Plexaura homomalla, commonly known as the black sea rod or Caribbean sea whip, is a species of gorgonian-type octocoral in the family Plexauridae. It is widely distributed in the Caribbean from the Florida Keys to the northern coast of Venezuela. P. Homomalla contains the bioactive lipid Prostaglandin A2 15-acetate methyl ester at approximately 3% of total wet weight.
Plexaura homomalla forms a bushy or candelabra-like colony of upright branches. It has a tendency to branch in a single plane with a few dichotomous forks but mostly bears lateral branches. It grows to a height of about 35 centimetres (14 in) and has two forms; Plexaura homomalla forma kuekenthali is taller and slimmer, with narrow terminal branches and Plexaura homomalla forma homomalla is shorter with more robust terminal branches. The central stalk and branches are black or dark brown and the polyps cream-coloured, yellow or pale brown. The calyces from which the polyps protrude are typically not projecting but may be slightly raised above the surface of the coral.
Plexaura homomalla is found growing on reefs in the Caribbean Sea, the Gulf of Mexico, the Bahamas and Florida. It grows at depths down to about 55 metres (180 ft) with forma homomalla being more abundant in shallow waters and forma kuekenthali occurring mostly at greater depths.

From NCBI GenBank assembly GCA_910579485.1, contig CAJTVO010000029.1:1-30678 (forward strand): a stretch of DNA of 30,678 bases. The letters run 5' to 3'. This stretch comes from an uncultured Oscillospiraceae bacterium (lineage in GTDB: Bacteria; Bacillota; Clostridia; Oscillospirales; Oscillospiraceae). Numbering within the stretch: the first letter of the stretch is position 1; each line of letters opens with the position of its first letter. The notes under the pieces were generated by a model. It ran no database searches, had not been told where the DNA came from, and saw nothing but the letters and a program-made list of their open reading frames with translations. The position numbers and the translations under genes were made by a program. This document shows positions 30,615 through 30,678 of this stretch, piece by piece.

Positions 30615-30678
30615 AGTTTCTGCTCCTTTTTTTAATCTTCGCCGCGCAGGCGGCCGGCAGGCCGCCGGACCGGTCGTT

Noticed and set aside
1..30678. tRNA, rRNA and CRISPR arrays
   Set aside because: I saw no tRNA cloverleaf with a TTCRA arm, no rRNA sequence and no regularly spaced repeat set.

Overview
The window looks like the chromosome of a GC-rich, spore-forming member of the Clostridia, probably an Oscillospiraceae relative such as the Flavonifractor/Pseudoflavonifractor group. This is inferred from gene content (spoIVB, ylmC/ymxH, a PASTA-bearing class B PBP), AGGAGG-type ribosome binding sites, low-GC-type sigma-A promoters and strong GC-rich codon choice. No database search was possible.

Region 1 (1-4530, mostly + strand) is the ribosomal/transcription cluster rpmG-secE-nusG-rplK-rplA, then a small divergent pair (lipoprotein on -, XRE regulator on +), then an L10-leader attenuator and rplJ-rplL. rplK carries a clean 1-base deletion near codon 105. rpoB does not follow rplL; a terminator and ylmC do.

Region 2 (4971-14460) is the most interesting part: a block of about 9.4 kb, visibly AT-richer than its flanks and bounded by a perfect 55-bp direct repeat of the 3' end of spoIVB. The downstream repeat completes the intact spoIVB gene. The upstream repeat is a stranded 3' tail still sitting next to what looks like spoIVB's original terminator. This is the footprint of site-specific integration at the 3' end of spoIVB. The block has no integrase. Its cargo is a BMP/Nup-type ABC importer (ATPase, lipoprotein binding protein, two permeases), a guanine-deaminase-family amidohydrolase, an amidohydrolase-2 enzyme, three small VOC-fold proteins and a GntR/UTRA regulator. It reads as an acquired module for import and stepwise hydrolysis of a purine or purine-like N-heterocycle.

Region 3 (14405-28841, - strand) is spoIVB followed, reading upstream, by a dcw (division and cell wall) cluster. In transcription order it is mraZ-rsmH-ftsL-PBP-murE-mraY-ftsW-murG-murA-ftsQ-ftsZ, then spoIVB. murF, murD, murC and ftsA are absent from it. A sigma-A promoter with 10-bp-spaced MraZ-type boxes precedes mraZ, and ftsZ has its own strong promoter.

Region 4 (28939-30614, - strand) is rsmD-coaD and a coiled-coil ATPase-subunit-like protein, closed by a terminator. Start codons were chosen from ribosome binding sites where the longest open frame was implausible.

Plexaura homomalla contains a high level of the lipid prostaglandin A. This physiologically active substance is a million times more abundant in its tissues than in those of most other animals. The function of this large amount of prostaglandin in the coral is unknown. Its function in mammals is to act as a muscle relaxant. It is used to induce labour and it causes nausea and vomiting. Plexaura homomalla contains 2 to 3% by weight of prostaglandin and was used as a source for the drug until methods for its synthesis became available in the 1970s. Experiments show that killifish, family Cyprinodontidae, and yellowhead wrasse (Halichoeres garnoti) vomit after being fed gelatine pellets containing prostaglandin. In feeding trials, the fish quickly learned to avoid these pellets while accepting control pellets. It would seem that the prostaglandin produced by the coral offers a chemical defence and acts as a deterrent to predatory fishes.
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